There was an inverse relationship between high-density lipoprotein (HDL) cholesterol levels and glycemic load (ß = -0.005 ± 0.001; P < .001) and between HDL cholesterol levels and glycemic index (ß = -0.83 ± 0.30; P = .006), whereas low-density lipoprotein (LDL) cholesterol levels were associated with glycemic load (ß = 0.005 ± 0.003; P = .12). No important relationships were shown for C-reactive protein, total cholesterol, and glucose levels.


A high dietary glycemic load and high glycemic index were shown to be independently associated with an increased risk of cardiovascular disease among Dutch women who ate a moderate-glycemic-load diet in our study. The same association was also shown for coronary heart disease and cerebrovascular events. Glycemic index was more strongly associated with coronary heart disease. Among women who were overweight, glycemic load was especially related to cardiovascular disease.

Our study was the first to show an increased risk of cardiovascular disease among women on a moderate-glycemic-load diet. In one study, the risk of coronary heart disease was doubled among US women in the highest glycemic load quartile.7 An increase in coronary heart disease was also shown for overall dietary glycemic index. A positive association was shown between total stroke and glycemic load only for overweight US women in another study, but this association did not occur with glycemic index.9 The findings of our study concur with those of other studies that included analyses for coronary heart disease and cerebrovascular events. Among US women, however, the mean energy-adjusted dietary glycemic load ranged from about 100 in the lowest quartile to 200 in the highest quartile, whereas glycemic load ranged from 79 in the lowest quartile to 122 in the highest quartile among Dutch women. Even when corrected for the use of white bread as a reference in the United States, the figures still suggested lower glycemic loads of the diets in the Netherlands than in the United States. Also in these lower ranges, glycemic load and glycemic index were both associated with cardiovascular risk, although not to the same degree.

In the Zutphen Elderly Study, no association was shown between glycemic index and cardiovascular risk.8 Furthermore, no increased cardiovascular risk was shown with high dietary glycemic load in a case-control study.11 In that study, however, relative risks were not adjusted for fat intake, which may have affected the findings, and the odds ratio of 1.38 (95% CI, 0.95-2.00; P for trend = .10) for cardiovascular disease was similar to our findings.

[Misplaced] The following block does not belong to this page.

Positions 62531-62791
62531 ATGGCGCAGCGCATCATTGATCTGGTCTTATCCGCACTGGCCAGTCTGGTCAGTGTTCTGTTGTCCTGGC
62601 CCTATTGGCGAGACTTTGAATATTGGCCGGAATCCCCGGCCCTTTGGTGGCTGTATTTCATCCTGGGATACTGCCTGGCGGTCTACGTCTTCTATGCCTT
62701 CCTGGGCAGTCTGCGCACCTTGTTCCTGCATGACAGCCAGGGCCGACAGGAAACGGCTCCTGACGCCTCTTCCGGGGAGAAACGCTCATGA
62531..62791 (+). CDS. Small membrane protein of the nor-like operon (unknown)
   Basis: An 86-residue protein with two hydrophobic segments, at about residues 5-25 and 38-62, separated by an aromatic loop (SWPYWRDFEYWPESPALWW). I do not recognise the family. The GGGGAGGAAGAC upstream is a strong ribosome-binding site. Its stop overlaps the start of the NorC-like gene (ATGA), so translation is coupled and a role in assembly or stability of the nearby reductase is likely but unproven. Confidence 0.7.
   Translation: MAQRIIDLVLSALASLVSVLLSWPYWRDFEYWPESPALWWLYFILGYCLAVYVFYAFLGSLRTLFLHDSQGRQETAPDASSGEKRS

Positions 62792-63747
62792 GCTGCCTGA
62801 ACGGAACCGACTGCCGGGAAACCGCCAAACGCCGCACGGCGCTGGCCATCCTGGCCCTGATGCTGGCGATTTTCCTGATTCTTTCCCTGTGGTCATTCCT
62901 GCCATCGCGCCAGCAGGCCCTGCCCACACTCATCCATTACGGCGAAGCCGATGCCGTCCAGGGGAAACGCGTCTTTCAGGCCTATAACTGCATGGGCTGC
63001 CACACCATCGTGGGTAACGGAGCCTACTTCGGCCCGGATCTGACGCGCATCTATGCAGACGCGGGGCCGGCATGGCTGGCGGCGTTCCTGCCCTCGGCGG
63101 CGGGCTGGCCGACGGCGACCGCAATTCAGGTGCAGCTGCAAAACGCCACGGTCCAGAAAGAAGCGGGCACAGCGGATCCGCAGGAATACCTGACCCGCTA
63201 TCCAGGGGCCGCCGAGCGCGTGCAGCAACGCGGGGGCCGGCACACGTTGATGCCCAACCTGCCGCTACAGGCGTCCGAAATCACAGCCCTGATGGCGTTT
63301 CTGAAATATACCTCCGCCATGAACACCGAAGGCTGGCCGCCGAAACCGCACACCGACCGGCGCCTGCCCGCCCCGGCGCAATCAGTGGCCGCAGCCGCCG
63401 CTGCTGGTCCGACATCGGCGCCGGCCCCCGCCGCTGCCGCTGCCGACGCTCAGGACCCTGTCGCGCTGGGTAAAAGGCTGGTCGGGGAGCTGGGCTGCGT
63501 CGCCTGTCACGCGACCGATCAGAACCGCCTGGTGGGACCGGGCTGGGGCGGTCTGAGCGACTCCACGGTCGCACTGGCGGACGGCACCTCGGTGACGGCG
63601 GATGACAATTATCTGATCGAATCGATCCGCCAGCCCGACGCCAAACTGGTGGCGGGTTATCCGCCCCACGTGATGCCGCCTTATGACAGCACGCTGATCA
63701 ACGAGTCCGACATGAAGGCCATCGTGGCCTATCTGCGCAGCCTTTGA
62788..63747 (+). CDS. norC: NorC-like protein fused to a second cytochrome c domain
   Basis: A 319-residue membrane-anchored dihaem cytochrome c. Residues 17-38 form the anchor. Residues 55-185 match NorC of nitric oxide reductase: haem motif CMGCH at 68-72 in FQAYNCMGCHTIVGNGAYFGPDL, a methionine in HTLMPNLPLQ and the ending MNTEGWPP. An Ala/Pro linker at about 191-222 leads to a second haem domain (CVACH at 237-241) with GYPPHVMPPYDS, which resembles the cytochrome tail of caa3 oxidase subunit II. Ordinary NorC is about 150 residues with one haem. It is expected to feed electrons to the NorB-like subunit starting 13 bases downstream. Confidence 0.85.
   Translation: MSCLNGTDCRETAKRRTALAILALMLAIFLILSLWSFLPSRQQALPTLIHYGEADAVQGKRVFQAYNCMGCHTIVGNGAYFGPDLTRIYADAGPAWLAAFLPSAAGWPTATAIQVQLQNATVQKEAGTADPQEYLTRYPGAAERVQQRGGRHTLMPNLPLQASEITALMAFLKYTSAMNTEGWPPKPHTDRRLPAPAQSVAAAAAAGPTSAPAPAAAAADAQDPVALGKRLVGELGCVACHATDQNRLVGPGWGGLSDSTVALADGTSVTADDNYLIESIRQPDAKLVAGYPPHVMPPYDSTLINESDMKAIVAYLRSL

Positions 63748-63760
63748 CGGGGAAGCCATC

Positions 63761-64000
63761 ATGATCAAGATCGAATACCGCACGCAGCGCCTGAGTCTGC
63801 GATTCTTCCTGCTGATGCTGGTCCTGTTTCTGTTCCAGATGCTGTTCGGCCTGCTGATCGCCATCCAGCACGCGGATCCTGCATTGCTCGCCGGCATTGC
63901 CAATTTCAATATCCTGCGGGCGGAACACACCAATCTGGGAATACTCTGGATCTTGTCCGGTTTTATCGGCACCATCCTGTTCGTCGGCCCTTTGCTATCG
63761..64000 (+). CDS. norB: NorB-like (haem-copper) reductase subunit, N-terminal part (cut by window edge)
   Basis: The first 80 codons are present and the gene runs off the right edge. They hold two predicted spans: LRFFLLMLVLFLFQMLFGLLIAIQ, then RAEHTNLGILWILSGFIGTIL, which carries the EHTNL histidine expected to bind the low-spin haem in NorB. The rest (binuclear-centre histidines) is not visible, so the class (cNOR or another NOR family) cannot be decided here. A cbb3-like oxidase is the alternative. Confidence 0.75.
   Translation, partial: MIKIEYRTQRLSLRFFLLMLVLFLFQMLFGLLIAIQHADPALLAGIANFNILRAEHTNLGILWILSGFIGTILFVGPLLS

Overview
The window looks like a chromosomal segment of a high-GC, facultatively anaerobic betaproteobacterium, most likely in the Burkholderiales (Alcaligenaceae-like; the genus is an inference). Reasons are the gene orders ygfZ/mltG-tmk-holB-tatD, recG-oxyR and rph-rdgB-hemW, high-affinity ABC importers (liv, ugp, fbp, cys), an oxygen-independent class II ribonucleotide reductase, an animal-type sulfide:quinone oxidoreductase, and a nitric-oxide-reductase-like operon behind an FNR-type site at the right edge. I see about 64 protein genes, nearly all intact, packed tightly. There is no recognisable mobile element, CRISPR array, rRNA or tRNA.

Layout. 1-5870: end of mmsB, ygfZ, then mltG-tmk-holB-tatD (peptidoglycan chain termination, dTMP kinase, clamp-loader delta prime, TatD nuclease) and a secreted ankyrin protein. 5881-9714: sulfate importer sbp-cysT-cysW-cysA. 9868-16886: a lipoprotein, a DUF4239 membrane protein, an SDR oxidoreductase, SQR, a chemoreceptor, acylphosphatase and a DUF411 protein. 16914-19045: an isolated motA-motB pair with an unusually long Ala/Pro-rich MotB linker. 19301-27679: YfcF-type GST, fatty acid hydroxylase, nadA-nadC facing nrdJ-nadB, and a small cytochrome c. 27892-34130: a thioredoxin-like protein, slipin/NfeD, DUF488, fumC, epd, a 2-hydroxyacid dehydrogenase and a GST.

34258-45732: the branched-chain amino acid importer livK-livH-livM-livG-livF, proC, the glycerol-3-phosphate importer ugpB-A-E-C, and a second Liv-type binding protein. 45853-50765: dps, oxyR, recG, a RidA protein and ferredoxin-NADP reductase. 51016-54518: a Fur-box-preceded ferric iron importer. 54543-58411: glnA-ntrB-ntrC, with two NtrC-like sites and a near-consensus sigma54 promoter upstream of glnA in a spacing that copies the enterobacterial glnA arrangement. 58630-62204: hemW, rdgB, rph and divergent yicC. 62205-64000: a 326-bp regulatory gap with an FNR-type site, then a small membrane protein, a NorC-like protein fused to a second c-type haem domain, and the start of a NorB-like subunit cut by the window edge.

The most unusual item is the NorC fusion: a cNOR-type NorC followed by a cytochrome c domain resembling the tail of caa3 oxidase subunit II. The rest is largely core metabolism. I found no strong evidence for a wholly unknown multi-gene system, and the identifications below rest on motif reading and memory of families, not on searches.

Several previous studies have shown more pronounced associations between glycemic load and risk of coronary heart disease or stroke among overweight women.7,9,11 Although the interaction effect in our study was not statistically significant, the results were consistent.

It is not known how glycemic load increases cardiovascular risk; however, blood lipid profile and insulin resistance most likely play a role. Carbohydrates with high glycemic loads cause significant increases in blood glucose levels and insulin responses after eating. The increase in insulin production causes the blood glucose level to decrease, resulting in a state of hunger.12 This results in further consumption of carbohydrates and increased postprandial glycemia. These reactions may play a role in obesity and insulin resistance over time.13 Obesity and insulin resistance result in decreased HDL cholesterol and increased LDL cholesterol and triglyceride levels. Some intervention studies have shown decreased LDL cholesterol and triglyceride levels among individuals following a low-glycemic-index diet.14 A recent study showed that both high-protein and high-carbohydrate diets increased body fat loss, but a low-glycemic-index diet also optimized blood lipid profile.15 Results from our study confirm these relations with blood lipid profile.


High dietary glycemic load and glycemic index were shown to increase the risk of cardiovascular disease in our study of 15,714 Dutch middle-aged women. This relationship was particularly strong among overweight women. These results suggest that recommendations to follow a high-carbohydrate diet may not be ideal for the prevention of cardiovascular disease.